The beautiful sound of disappointment

Take what you need and be on your way

Love it or hate it, you can't really ignore the fact there is a football match on Sunday. You never know, it might even get a passing mention in the papers or on the telly.

So, as I sit here penning this missive, TV bods are busy beavering away in backrooms. They are preparing montages. They'll be two:

  1. The Glorious Victory montage       and also, crucially,
  2. The Gallant Loser montage

and someone, somewhere will get to make the *ultimate* decision - which song they'll play, if England lose.

That song will unleash a torrent of tears.
That song will be etched wretched in the collective unconciousness of England fans.
That song will become, briefly, the anthem to a nation of broken hearts.

...and then, as surely as night follows day, as cliches follow football, a few weeks or months from now, that song will simply fade away. Ignored. Foresaken. Unintentionally, but definitely, jettisoned into the bin of "things we don't like to be reminded of" and something other than a football match will have been lost. Such is the price of infamy. When Noel wrote "Stop, crying your heart out"  he said he knew "those *!&¬£ers" would play it when England lost... and he was right. Thing is, now it's no-ones favourite Oasis song.

This time, presumably, the TV bods will try to find something a bit more contemporary and desolate. Maybe they'll conjure something iconic. But they'll probably just go predictably John Lewis xmas ad and use a sad, minor-key, acoustic version of Sweet Caroline being earnestly sung by some gen-z ingenue or something similar.

How can we be so sure of all of this? Well, to coin a familiar paraphrase, everyone knows the score, we've heard it all before.

Some of us have been between the sticks long enough to remember the darkness of the old days. When football didn't really have a soundtrack. The times before football even thought of coming home. When it had packed its bags and left in a toxic haze of tribal violence, incompetent organisation and social disdain. Remember Spain '82, Hillsborough or Heysel? Millwall bricks, running trains or Chelsea smiles? No? Good. That's probably for the best. It was all pretty grim. And not just off the pitch, but on it too. Remember when Steve Bull was a "solid midfield option", when Carlton Palmer played as well as anybody or when (and this really is going back a bit) Mike Duxbury just ran around a lot?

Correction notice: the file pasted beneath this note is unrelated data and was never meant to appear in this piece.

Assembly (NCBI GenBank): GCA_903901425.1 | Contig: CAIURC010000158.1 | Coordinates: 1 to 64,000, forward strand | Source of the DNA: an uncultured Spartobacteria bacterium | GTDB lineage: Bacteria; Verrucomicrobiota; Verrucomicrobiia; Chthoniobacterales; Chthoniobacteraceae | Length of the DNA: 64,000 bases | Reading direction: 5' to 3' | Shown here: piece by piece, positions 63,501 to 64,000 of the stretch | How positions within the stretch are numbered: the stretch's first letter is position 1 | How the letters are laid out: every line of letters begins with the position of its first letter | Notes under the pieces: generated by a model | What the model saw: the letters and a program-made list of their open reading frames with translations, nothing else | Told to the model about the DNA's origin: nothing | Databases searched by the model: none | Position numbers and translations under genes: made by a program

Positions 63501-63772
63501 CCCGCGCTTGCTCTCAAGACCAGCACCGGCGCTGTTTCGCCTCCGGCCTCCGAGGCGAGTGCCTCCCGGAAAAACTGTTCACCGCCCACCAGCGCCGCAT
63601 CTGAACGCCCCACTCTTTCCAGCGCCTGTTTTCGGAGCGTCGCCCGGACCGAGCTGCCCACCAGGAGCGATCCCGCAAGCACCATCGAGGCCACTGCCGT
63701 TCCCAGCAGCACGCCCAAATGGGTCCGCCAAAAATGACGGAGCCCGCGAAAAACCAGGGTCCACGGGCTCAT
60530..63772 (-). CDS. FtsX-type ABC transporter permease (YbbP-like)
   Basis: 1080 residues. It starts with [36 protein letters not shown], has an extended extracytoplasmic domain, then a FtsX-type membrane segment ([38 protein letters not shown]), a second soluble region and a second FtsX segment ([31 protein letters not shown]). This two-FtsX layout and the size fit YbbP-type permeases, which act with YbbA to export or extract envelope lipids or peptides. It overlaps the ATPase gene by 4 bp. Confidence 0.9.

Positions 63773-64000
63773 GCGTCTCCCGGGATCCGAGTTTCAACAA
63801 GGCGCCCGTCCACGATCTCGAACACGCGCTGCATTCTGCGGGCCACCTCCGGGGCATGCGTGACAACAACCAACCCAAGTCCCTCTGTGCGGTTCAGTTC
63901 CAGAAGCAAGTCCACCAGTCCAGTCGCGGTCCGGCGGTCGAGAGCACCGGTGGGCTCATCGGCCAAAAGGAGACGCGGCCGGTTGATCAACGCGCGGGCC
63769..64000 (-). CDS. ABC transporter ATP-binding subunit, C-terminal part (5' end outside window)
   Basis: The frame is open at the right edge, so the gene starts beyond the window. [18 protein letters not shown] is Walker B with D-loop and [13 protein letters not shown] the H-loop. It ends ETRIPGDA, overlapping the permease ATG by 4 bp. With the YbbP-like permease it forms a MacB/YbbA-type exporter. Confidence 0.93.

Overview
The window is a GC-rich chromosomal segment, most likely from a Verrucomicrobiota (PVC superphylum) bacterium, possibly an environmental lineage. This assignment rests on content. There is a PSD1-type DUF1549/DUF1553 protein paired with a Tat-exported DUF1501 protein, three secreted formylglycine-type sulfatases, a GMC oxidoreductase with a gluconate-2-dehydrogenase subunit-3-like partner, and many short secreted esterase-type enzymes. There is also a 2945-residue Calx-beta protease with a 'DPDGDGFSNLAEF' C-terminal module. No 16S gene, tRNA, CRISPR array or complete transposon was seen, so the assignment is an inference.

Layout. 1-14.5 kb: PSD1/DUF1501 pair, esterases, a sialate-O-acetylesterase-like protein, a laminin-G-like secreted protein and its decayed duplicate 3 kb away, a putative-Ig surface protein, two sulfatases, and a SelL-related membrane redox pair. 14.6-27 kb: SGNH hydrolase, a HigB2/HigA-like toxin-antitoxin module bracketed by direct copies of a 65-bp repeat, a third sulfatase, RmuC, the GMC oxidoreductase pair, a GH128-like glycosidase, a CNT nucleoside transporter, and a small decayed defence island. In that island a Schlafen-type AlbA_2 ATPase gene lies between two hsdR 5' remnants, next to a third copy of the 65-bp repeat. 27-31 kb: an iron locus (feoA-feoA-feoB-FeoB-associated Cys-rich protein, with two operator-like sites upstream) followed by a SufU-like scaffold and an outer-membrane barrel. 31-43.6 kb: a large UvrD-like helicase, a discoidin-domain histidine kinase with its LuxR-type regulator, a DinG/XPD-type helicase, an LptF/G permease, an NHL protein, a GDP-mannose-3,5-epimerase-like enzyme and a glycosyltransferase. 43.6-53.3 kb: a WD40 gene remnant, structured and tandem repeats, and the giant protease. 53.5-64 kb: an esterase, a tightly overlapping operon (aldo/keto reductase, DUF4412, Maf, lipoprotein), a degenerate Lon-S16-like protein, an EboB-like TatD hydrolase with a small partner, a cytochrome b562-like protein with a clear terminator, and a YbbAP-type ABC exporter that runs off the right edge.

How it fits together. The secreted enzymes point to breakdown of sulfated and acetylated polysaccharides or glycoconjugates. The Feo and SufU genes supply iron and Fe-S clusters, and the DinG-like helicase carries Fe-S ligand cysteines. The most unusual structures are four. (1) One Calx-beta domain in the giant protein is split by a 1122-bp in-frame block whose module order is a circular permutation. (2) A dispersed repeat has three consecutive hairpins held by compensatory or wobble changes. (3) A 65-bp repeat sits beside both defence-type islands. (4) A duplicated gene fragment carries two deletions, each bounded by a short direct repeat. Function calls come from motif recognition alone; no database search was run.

Whatever happens on Sunday, whether this is your 1st time or your 21st time, there are already some indelible crumbs of comfort. This England squad is collectively, and by far, the most talented, professional and level-headed group of players to have ever pulled on the shirt. They are young enough, that they will get better. They have already been more successful than any other England team in the last 55 years. And they can be proud of that.

As fans, we can only be proud of how we react to whatever happens next. The team have already done their bit. The rest is up to us.

Of course, all of that is just words. And it won't matter. Because, we're absolutely, definitely going to win 17-1 on Sunday. Everyone will score. Even Pickford will get a hat-trick and momentarily, everything will be joyous and right with the world...

And later in the cold light of another, more somnolent day, in an underwhelming corner of some unheralded TV editing suite, someone will casually, but ruefully erase the "20210711_Euro2020_Gallant_Loser_Montage_4K_5m36s.mp4" file from their server, knowing that their preparations were in vain.

Then, briefly, they'll smile, as it dawns upon them that, this time (more than any other time) the Anthem to a Nation of Broken Hearts was left unsung, and unsullied.

 

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